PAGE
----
Sony a9 For Wildlife Photography

Experiences and takeaways from my first time shooting with a mirrorless camera
Sony a9 for wildlife photography: sea lion in the Galapagos.

A Galapagos sea lion pauses for a look back on its way down to the water. Española Island, Galapagos. Sony a9, Sony FE 24-70 mm F2.8 GM.

Recently, I was given the opportunity to test the Sony a9 camera and a selection of Sony FE lenses. As a wildlife photographer, I was intrigued by what I’d been hearing about the a9, particularly its silent shutter and reportedly blazing autofocus capabilities. Could there be a camera that would entice me to set aside my beloved Canon EOS-1D X Mark II? And would it work with my big Canon glass? I set out to find the answers.

I think it’s important to state at the outset that no payment or goods were or will be given to me by Sony for this review, excepting the two-month loan of this kit. Both Outdoor Photographer and Sony supported my intention to write an unbiased, honest review. Due to an intensive travel schedule during the loan, I was able to take the Sony kit with me on several trips out West as well as to South America. The kit included the a9 camera, Sony FE 24-70 mm F2.8 GM, FE 70-200 mm F2.8 GM OSS and FE 100-400mm F4.5-5.6 GM OSS lenses, teleconverters and an adaptor so I could try out my Canon lens on the a9.

A cool, windy day in Point Reyes National Seashore, California, found me giving this camera its first go. Picking up the a9, I was stunned by how much lighter it is (1.48 pounds) compared to my Canon EOS-1D X Mark II (3.37 pounds). A body that weighs less than half my current camera makes a considerable difference when doing a lot of handholding. The camera felt almost too small in my hands, and I suspected that I would prefer it with the battery grip to give it more of a sense of heft.

Using the Sony FE 24-70 mm F2.8 GM, I aimed at the coastline and pressed the shutter. Nothing seemed to happen. I continued to depress the shutter, but no sound, no vibration, no blackout during capture, no sign that any photo had been taken—only a constant live image. I fired away repeatedly. It was the oddest feeling. I was convinced something was wrong with the camera.

Needless to say, I felt like an idiot when I came to realize the camera was actually working perfectly and I now had 350 crappy photos. It was in electronic shutter mode, featuring its entirely silent shutter. And there’s no brief shutter blackout when you take a photo, though it is possible to have the camera simulate one. Moreover, as the camera takes 20 fps, I had accumulated a large quantity of images rather quickly. Later on, I learned that you can enable several different illuminators that flash in the viewfinder during capture and can enable a shutter sound effect, if you want to avoid this illusion that nothing is happening. I would suggest that to anyone starting out with this camera!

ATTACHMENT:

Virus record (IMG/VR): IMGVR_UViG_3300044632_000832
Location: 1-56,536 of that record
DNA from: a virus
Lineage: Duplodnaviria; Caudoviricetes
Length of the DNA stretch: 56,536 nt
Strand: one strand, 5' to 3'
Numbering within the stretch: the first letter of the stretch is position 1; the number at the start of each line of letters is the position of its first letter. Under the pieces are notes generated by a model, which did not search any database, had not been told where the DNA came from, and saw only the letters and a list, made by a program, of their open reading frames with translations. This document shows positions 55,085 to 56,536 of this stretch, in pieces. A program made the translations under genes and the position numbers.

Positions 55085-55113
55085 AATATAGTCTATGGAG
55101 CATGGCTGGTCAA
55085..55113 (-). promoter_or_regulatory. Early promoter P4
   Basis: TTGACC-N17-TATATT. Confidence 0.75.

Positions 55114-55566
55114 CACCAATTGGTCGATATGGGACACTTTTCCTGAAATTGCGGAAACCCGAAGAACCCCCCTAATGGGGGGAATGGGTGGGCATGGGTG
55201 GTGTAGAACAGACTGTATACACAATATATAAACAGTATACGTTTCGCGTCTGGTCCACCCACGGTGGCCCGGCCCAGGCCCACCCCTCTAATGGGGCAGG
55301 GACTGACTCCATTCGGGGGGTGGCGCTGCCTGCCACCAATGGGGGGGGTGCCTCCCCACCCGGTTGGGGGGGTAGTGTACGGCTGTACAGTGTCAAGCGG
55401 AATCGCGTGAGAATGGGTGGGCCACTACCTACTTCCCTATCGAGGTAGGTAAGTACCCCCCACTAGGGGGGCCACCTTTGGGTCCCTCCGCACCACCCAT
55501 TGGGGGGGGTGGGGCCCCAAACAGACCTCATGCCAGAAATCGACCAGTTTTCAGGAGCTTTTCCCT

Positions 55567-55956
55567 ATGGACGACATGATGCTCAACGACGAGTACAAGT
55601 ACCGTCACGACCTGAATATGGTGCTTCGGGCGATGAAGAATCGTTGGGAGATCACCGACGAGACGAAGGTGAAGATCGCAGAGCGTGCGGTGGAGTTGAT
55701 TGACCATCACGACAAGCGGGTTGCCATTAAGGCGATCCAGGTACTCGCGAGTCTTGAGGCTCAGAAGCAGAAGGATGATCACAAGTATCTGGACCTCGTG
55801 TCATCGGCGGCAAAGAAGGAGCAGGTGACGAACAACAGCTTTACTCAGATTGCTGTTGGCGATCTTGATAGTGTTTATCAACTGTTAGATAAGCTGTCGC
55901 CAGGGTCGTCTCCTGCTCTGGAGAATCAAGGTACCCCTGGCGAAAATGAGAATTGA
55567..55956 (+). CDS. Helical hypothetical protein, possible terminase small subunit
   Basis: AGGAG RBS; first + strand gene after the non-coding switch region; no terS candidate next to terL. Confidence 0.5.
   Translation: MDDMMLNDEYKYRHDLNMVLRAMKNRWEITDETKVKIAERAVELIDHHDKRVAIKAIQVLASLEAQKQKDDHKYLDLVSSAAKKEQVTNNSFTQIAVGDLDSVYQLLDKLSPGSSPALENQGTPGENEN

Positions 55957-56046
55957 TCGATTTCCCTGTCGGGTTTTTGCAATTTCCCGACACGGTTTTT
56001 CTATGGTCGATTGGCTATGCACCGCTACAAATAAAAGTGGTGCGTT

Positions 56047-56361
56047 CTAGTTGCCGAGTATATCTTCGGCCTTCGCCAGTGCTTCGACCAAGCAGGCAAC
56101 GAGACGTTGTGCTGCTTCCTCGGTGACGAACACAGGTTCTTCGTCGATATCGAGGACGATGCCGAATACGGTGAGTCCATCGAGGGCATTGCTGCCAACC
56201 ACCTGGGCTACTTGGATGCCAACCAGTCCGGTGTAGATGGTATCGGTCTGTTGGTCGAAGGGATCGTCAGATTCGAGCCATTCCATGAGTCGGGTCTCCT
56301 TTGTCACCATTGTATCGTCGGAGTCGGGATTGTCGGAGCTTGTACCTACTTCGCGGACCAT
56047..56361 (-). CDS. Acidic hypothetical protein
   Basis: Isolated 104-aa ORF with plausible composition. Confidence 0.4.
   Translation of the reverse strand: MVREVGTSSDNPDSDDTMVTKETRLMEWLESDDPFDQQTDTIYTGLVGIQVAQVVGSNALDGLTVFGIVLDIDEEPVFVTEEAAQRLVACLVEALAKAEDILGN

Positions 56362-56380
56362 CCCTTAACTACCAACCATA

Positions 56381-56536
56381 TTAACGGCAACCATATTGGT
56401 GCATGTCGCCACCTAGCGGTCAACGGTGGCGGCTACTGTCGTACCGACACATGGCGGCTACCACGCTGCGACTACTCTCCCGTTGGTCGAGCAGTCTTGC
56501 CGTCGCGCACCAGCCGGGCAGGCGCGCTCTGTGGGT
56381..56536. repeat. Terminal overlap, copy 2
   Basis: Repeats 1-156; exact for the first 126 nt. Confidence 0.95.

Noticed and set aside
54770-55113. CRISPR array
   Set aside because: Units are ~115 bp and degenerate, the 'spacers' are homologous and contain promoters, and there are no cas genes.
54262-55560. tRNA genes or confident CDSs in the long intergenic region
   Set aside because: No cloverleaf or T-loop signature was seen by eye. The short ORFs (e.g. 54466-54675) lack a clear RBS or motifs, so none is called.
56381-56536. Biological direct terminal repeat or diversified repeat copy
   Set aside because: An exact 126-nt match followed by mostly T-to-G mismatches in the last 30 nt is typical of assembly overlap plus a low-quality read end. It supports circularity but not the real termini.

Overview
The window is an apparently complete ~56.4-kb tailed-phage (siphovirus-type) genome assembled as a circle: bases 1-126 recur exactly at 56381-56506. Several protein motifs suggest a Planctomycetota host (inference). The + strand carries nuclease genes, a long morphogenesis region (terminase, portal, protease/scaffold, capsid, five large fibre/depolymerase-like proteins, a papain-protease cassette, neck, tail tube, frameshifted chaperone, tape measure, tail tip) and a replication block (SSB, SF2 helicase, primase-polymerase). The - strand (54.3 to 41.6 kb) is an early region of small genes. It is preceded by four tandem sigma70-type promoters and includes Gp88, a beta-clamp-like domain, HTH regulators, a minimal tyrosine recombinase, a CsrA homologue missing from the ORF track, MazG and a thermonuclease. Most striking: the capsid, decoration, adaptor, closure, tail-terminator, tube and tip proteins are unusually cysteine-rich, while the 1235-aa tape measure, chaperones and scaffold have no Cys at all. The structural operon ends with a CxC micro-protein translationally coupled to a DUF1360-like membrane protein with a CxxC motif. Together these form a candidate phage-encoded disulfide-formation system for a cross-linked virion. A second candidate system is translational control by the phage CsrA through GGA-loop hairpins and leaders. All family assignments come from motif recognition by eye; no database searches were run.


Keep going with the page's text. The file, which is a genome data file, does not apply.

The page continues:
The electronic shutter allows 20 fps capture, as well as shutter speeds between 30 seconds and 1/32000 sec. There’s also a mechanical shutter that is not silent but allows for functionalities with flash and artificial lighting. However, the burst rate drops to 5 fps, and there is viewfinder blackout between frames. Shutter speeds for the mechanical shutter top out at 1/8000. If you opt for Auto exposure mode, single-drive shots use the mechanical shutter, while continuous-drive uses electronic.

This was my first time shooting with a mirrorless camera. I had enabled the Live View to display the camera settings so that as I looked through the electronic viewfinder or looked at the LCD screen, I could see the exposure I would be getting with my settings. This can also be set on most DLSRs, though only via the LCD screen. This really takes away the guesswork when you’re shooting in Manual or A/V modes. As a wildlife photographer, this can be a great boon if you have to act lightning fast.